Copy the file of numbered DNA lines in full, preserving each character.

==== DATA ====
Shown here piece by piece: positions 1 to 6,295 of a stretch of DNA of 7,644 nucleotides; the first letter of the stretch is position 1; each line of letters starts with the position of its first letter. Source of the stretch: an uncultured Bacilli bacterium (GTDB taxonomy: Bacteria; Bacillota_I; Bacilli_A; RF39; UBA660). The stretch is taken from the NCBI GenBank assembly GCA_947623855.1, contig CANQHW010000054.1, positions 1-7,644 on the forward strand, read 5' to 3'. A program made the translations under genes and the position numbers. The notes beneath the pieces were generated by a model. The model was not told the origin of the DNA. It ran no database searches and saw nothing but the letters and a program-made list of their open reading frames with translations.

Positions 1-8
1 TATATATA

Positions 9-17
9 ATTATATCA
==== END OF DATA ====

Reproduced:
Shown here piece by piece: positions 1 to 6,295 of a stretch of DNA of 7,644 nucleotides; the first letter of the stretch is position 1; each line of letters starts with the position of its first letter. Source of the stretch: an uncultured Bacilli bacterium (GTDB taxonomy: Bacteria; Bacillota_I; Bacilli_A; RF39; UBA660). The stretch is taken from the NCBI GenBank assembly GCA_947623855.1, contig CANQHW010000054.1, positions 1-7,644 on the forward strand, read 5' to 3'. A program made the translations under genes and the position numbers. The notes beneath the pieces were generated by a model. The model was not told the origin of the DNA. It ran no database searches and saw nothing but the letters and a program-made list of their open reading frames with translations.

Positions 1-8
1 TATATATA

Positions 9-17
9 ATTATATCA